Taradale Primary School Teachers Learn Mindfulness to Help Kids Cope as Covid Bears Down

It has joined more than 230 schools across the country, embracing the mindfulness-based wellbeing programme, Pause, Breathe, Smile.

Read More

Teaching Mindfulness to Our Tamariki

Pause Breath Smile is a special programme which teaches the basic mindfulness and gratitude teachings with children aged 5 – 12 years of age. Grant Rix co-founder of Pause Breath Smile shares the background of the kaupapa, its progress and goals.

Read More

Providing Tools to Deal with Life’s Ups and Downs

SELF-awareness, mindfulness resilience, relief form stress and healthy minds are growing in Tairawhiti. Those newly-found attributes are the notable changes that have taken place with Kaiti School students – and others around the country – taking part in the Pause Breathe Smile (PBS) mind health programme.

Read More

Health, Wellbeing, Above All Else

Central to the New Zealand Curriculum is the aim of developing young Kiwis who are “confident… positive in their own identity… resilient… and able to relate well to others.”

Creating foundations for lifelong wellbeing within schools can take many forms and can provide priceless ripple effect throughout the school, its community and the lifetimes of its students and staff. What could be more valuable?

Read More

Pause Breathe Smile: Teaching Tamariki the Power of Mindfulness

Teaching students mindfulness is even more crucial in such unpredictable times. A programme teaching mindfulness in primary and intermediate schools across the country is giving young New Zealanders the skills to navigate everyday life. Emily Writes talks to the people running the Pause Breathe Smile programme.

Read More

Integrating Mindfulness into Learning

Mindfulness practices are emerging as one of many strategies schools and kura can use to support learner wellbeing. The Ministry of Education’s Education Gazette looks at the Pause Breathe Smile mindfulness programme that has recently been scaled up, allowing more schools access.

Read More

Last year was my best year teaching and I know it was no coincidence that we were launching into the Pause, Breathe, Smile programme...

Teacher, Kaiti School, Gisborne


Breathing with Fatigue: The Impacts of Covid on New Zealand Teachers and how mindfulness can help

Ask any teacher about wellbeing over the last few years and chances are, they’ll quickly describe the many challenges their learners face: disrupted routines, anxiety about Covid, decreased social interactions, and negative impacts on learning outcomes.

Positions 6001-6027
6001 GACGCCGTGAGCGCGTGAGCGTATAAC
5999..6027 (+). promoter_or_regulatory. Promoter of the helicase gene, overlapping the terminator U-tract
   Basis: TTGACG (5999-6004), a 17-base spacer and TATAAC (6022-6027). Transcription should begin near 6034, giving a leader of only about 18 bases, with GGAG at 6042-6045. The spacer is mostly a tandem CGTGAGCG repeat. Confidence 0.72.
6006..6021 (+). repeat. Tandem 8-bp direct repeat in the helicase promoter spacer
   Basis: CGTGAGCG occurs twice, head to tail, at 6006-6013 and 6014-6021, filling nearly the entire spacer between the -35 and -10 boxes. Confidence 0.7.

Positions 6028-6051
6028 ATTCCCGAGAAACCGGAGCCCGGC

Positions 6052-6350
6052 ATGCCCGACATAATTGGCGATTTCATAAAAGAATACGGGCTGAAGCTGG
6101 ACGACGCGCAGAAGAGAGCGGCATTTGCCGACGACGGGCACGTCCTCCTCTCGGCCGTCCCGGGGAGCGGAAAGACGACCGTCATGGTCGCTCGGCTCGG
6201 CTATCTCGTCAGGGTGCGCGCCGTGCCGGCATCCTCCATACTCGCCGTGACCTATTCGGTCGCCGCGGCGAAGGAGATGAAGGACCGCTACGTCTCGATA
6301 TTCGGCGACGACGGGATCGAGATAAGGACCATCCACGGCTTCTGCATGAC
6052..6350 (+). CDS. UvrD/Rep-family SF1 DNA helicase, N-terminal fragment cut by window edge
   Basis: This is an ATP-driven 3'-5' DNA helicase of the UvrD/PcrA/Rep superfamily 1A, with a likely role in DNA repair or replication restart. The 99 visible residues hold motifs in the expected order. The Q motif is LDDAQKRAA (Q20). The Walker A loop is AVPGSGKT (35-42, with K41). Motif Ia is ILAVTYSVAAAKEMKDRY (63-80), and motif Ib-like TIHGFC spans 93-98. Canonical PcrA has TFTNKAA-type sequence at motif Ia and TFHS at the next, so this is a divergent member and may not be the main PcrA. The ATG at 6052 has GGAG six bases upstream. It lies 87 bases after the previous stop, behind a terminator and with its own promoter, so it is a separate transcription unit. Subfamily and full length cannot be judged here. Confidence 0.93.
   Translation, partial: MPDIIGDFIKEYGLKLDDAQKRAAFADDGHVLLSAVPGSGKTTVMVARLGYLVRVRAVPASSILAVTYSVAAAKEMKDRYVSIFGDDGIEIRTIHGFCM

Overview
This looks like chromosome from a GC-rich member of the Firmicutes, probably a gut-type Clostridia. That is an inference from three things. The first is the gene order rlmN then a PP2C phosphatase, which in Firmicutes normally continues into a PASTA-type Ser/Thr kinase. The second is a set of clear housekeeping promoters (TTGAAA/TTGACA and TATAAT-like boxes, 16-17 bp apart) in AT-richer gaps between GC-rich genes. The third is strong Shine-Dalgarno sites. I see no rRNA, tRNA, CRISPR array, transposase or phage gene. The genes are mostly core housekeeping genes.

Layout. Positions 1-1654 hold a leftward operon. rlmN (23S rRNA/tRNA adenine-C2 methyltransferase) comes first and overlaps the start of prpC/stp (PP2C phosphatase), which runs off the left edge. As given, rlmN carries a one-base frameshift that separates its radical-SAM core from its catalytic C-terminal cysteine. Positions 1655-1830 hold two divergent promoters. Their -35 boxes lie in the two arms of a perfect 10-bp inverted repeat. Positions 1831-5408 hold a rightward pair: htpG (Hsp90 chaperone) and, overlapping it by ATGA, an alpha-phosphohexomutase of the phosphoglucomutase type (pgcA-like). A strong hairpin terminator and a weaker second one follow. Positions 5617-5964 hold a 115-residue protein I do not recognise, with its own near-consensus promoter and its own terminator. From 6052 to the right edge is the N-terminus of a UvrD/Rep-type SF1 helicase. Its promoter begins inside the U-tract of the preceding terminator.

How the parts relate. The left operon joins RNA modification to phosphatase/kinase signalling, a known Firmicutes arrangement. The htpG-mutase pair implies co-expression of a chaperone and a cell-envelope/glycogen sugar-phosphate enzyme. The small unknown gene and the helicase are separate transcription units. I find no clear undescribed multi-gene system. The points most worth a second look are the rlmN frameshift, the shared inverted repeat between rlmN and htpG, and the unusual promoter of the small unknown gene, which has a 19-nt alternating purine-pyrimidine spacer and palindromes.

Read More

Mindfulness and teacher wellbeing

Teaching is a complex and demanding job involving many unique pressures and challenges. Although there are, no doubt, many rewarding and inspiring features associated with teaching, such demands and pressures also have the potential to cause significant stress.
Read More

Working with Pause Breathe Smile – A teacher’s perspective

Rebecca Lock works with the Horowhenua Kāhui Ako as an across schoolteacher. She has been delivering the Pause Breathe Smile wellbeing programme since 2019 and did an inquiry into the impact on the students that same year. We’ve asked Rebecca to share her thoughts on the training and delivery of this programme to help inform others.
Read More

Mindful Eating

Mindful eating is one of the core practices of Pause Breathe Smile. When we eat mindfully, we bring all of our noticing to this everyday activity, intentionally paying attention to the many moment-to-moment sensations, thoughts, and emotions that are part of the eating experience.
Read More

Gratitude Practice

Gratitude practice is a core component of the Pause Breathe Smile programme. Practising gratitude regularly helps us to more frequently notice and feel appreciative of the everyday things in life, including things that we may take for granted, such as the sunshine, a morning coffee, or our health.
Read More

Mindful Movements

Mindful movements are a core component of Pause Breathe Smile. Practising mindful movements simply means bringing our full, whole-hearted attention to the body as we move. The practice of “being where our feet are” creates an anchor for the wandering mind, providing the opportunity to rein in scattered attention and settle more easefully into the present, where the body is always located.
Read More